Medicare to Reconsider Clinical Trial Policy

July 10, 2006

On July 10, the Centers for Medicare & Medicaid Services (CMS) issued a National Coverage Analysis (NCA) tracking document to reconsider its Clinical Trial Policy (to be renamed Clinical Research Policy), originally issued in 2000. The reconsideration is open for public comment through August 9, 2006.

Medicare’s Clinical Trial Policy was implemented under section 1862(a)(1)(E) of the Social Security Act (the Act), which prohibits payment for items and services that are not reasonable and necessary for research. CMS has interpreted this authority to permit payment for research on the effectiveness and appropriateness of clinical care. Under the current policy, Medicare pays for the routine cost of items and services used in clinical trials that meet certain requirements. The overarching goals of the policy are to encourage Medicare beneficiaries to participate in clinical research, which may add to the body of knowledge regarding the efficient, effective and appropriate use of medical products that may improve the quality of care for Medicare beneficiaries. CMS also intends to allow Medicare beneficiaries to receive care that may provide a health benefit, but for which there is inadequate evidence of effectiveness for unrestricted Medicare coverage.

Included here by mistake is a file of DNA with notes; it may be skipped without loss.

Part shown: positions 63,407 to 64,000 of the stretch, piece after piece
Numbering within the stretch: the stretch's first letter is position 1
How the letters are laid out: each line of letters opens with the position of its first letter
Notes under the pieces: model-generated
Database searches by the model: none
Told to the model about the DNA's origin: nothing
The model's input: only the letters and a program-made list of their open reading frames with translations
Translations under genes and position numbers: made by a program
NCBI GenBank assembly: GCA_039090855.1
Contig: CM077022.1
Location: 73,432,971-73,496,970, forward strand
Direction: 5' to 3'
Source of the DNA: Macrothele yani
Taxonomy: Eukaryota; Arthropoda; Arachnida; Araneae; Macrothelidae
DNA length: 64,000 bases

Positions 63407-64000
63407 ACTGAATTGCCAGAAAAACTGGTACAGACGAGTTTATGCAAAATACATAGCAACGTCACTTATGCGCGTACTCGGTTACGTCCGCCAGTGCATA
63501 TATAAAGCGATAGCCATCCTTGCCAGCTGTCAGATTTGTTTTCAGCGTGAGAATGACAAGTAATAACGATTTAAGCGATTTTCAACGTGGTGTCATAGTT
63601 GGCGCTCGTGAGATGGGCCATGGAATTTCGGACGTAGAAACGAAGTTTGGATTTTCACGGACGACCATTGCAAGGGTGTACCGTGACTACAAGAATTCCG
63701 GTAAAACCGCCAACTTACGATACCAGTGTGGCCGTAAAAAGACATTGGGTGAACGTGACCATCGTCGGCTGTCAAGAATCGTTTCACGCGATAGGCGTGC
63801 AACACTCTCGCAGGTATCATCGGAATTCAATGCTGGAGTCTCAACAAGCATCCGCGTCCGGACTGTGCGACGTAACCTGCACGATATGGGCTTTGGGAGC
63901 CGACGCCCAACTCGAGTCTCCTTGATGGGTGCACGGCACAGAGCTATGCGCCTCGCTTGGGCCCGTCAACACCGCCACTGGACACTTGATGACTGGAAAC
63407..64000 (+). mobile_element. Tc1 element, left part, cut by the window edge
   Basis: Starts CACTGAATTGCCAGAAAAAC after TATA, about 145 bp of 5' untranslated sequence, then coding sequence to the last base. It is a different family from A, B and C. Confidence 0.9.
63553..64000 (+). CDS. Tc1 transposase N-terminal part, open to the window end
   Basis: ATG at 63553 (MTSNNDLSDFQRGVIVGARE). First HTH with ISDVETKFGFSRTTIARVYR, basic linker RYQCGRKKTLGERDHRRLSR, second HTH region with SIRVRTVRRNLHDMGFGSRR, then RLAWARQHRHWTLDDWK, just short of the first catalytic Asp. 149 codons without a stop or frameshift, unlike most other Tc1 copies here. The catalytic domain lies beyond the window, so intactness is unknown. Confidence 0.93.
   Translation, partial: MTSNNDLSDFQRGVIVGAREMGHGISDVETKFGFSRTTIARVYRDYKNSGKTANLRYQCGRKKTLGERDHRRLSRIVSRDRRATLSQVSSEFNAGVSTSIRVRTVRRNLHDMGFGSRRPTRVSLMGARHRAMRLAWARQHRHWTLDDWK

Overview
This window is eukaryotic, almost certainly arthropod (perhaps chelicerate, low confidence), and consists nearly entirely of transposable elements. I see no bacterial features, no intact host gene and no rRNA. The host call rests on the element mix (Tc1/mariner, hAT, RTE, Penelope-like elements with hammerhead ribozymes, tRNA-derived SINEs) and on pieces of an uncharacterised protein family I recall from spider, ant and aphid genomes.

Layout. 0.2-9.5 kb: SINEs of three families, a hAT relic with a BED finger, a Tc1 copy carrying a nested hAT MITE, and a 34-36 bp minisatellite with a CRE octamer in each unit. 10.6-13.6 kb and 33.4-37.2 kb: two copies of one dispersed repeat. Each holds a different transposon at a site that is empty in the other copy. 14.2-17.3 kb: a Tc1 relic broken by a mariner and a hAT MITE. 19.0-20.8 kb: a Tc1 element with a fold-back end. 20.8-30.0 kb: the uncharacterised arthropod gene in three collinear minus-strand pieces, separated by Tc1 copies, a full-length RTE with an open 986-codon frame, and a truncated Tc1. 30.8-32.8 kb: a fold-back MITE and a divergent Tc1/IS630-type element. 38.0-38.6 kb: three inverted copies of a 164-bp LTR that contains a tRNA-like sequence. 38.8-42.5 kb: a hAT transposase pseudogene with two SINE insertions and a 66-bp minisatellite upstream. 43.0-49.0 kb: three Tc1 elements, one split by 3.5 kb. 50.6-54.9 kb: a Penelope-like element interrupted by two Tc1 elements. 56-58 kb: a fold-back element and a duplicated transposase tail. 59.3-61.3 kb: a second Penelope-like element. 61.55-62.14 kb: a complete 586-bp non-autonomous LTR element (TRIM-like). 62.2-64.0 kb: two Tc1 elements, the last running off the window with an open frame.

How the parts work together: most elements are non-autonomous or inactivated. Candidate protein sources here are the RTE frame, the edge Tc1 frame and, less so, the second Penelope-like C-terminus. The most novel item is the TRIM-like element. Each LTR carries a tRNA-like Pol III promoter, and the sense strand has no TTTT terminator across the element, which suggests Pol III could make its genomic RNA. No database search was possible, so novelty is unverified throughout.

CMS is reconsidering a number of issues in this policy, including the following issues that may be of particular interest:

  • clarification of payment criteria for clinical costs in research studies other than clinical trials;
  • implementation of a strategy to ensure that Medicare covered clinical studies are enrolled in the National Institute of Health (NIH) clinical trials registry website;
  • development of criteria to assure that any Medicare covered clinical research study includes a representative sample of Medicare beneficiaries, by demographic and clinical characteristics;
  • clarification of the definitions of routine clinical care costs and investigational costs in clinical research studies;
  • removal of the self-certification process, which has never been implemented;
  • clarification of how items/services that do not meet the requirements of 1862(a)(1)(A) but are of potential benefit can be covered in clinical research studies as an outcome of the National Coverage Determination process; and
  • discussion of Medicare policy for payment of humanitarian use device costs.

Additional information available here.